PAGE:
4. Large deflections under gravity and wind load are inevitable in viiew of the structure size and therefore, designs sensitive to misalignments should be avoided, or at least cirtical surfaces placed at locations where high structural stiffness can be realized.
  5. Cost, which, in addition to other system considerations, restricts the shape of the primary mirror to that permitted by a cost-effective fabrication process.

These constrains virtually rule out classical two-mirrors solutions and alternatives must be explored. Solutions with spherical primary and secondary mirrors become particularly attractive in view of the manufacturing, maintenance and cost benefits of all-identical segments.

  Individual segments are permanently re-adjusted in position.
Segments must be aligned to within a fraction of the wavelength (0.0005 mm for visible light) in order for the telescope to deliver acceptably good images. Such tolerance cannot be met passively and the segments must be permanently re-adjusted in position, up to a few times per second to cope with e.g. mounting imperfections, flexures, thermal changes, wind buffeting. To this end, the segments are mounted onto a support system that distributes their weight onto an even distribution of supports. Those are connected to three position actuators that allow re-positioning of the segment down to a few nanometre accuracy. Minute misalignments are measured by position or edge sensors (e.g. capacitive, inductance-based or optical) located between segments; the measurements are fed back into a computer that calculates the necessary re-adjustments and sends appropriate commands to the actuators. The sensors must be periodically calibrated; this is done with a phasing sensor located at the focus of the telescope, and which uses the light of a star outside the science field to produce an image of the segmented mirror in order to detect, in one way or another, diffraction effects associated with segments local misalignments. There are several possible types of phasing sensors. That used in the Keck telescopes should theoretically work with up to ~4000 segments; others (curvature, pyramid, and Mach-Zehnder sensors) have been shown to work in laboratory experiments and are being developed for on-sky testing.
  Modern telescopes are re-optimized in real time during operation.

Active optics, pioneered by ESO in the mid-1980s with its 3.5-m New Technology Telescope (NTT), is a concept that allows the actual quality of a telescope to be re-optimized in real time.

In the NTT, the secondary mirror is supported by a kinematic mount that allows to center it and focus the telescope as needed. In addition, the primary mirror is mounted on force actuators (which could be conceived as motor-driven "springs") in order to adjust its shape by applying suitable force distributions. Doing so not only allows the optical quality to be kept optimal, it also allows -even require- the primary mirror to be flexible -hence thin, easier to cast and less expensive. It also simplifies the work of the optical manufacturer, as fabrication tolerances are greatly relaxed, residual errors being automatically compensated by appropriate adjustments of support forces.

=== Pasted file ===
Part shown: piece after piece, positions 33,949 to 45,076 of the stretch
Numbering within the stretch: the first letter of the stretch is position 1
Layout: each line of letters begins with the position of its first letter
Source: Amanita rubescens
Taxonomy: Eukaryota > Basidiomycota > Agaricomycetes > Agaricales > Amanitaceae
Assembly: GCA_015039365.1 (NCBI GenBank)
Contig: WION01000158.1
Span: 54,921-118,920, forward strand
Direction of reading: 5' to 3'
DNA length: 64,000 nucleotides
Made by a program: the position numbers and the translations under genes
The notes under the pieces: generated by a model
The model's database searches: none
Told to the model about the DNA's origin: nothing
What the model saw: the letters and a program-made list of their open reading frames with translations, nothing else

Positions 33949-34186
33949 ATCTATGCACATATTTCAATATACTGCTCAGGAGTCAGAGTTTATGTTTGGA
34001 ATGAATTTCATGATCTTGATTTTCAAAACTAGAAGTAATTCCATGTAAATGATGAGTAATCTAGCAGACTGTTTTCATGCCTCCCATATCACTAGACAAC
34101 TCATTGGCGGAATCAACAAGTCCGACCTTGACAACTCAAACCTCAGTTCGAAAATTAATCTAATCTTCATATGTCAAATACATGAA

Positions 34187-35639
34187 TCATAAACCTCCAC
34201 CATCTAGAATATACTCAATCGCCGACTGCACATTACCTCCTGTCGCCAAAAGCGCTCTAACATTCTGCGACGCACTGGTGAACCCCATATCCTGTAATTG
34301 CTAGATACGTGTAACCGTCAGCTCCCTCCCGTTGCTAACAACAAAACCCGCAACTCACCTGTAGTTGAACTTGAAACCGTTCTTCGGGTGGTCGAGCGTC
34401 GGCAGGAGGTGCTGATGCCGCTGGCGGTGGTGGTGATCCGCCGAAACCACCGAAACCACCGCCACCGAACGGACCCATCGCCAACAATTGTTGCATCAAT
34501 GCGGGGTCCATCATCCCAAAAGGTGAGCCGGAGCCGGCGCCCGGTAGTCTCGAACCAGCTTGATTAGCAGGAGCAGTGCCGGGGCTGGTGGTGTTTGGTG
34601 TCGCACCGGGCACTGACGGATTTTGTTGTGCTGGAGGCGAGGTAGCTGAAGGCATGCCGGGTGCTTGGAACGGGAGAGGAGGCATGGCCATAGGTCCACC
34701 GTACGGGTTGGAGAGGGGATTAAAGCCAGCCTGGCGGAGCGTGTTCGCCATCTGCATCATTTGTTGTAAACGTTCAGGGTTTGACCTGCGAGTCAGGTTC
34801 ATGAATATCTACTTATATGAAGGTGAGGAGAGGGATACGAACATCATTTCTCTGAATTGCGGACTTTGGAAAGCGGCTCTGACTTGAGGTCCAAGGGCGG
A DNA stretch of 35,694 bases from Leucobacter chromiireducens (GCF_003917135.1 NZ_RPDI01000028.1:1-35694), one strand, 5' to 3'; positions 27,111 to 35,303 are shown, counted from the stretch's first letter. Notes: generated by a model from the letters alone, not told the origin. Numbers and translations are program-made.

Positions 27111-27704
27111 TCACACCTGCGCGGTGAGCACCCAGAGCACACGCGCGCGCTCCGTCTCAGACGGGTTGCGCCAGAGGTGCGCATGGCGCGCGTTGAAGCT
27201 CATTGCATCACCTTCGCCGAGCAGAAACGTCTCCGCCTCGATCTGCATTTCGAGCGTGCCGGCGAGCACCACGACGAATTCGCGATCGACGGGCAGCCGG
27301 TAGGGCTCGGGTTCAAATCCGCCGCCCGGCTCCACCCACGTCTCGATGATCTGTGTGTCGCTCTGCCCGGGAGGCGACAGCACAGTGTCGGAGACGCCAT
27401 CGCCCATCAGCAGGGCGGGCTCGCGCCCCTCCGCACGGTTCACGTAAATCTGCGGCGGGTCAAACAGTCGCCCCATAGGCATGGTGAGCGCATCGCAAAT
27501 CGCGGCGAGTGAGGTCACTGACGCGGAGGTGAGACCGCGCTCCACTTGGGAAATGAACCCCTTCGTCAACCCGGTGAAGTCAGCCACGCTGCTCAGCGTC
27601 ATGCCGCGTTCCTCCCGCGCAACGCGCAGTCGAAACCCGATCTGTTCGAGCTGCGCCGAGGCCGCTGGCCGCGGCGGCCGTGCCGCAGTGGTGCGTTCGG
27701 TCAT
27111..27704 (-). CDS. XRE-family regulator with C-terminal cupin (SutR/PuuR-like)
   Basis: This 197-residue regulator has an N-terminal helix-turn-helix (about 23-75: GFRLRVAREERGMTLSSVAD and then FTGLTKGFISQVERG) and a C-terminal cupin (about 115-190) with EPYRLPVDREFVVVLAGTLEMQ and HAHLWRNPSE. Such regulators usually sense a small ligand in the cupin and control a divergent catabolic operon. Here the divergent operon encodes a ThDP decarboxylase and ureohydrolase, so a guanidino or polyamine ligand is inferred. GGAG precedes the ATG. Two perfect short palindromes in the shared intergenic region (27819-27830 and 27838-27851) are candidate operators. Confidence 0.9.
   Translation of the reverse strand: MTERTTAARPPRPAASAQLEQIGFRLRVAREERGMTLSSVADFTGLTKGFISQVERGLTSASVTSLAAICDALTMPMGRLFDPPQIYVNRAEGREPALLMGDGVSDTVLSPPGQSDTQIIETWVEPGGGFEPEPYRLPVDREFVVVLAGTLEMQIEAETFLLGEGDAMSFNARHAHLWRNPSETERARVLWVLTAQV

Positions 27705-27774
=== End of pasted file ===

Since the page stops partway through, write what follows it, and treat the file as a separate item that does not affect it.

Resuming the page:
The primary mirror support correction forces and secondary mirror motion are calculated on the basis of measurements provided by a wavefront sensor located at the focus of the telescope. This sensor picks up the light of a star outside the science target, so as not to disturb the observation, the image of this star is analyzed and appropriate commands sent to the secondary mirror kinematics and primary mirror active supports. Active optics has shown its excellent potential and robustness in the NTT and more recently in the 8-m VLT telescopes, which routinely deliver images truly limited by the site turbulence.

  Overweight troubles

It may seem far fetched to call a 14,800 metric tons moving structure a lightweight one. Yet with 1/50th to 1/100th the mass of current 8-m telescopes if they were scaled to 100-m dimensions, OWL is a very lightweight design indeed. Yet its stiffness, as measured by its first eigenfrequency (2.6 Hz) is comparable to that of existing 4-m class telescopes.

Mass saving is not only a matter of lower material costs. It has positive impacts at almost every level of the system design, in terms of performance, safety and costs. Eliminating unnecessary structural masses reduces flexures and stresses, implies less powerful drives, relaxes requirements for the concrete foundations, reduces transient thermal distortions, and simplifies integration.

Though often confused with a sign of the hubris of astronomers, the OWL (OverWhelmingly Large) acronym is in a fact an ironic reference to the present generation of "Very Large", and even "Extremely Large" telescopes. If budgetary considerations will force the final OWL to be smaller than 100-m, it may eventually mean Originally Was Larger ...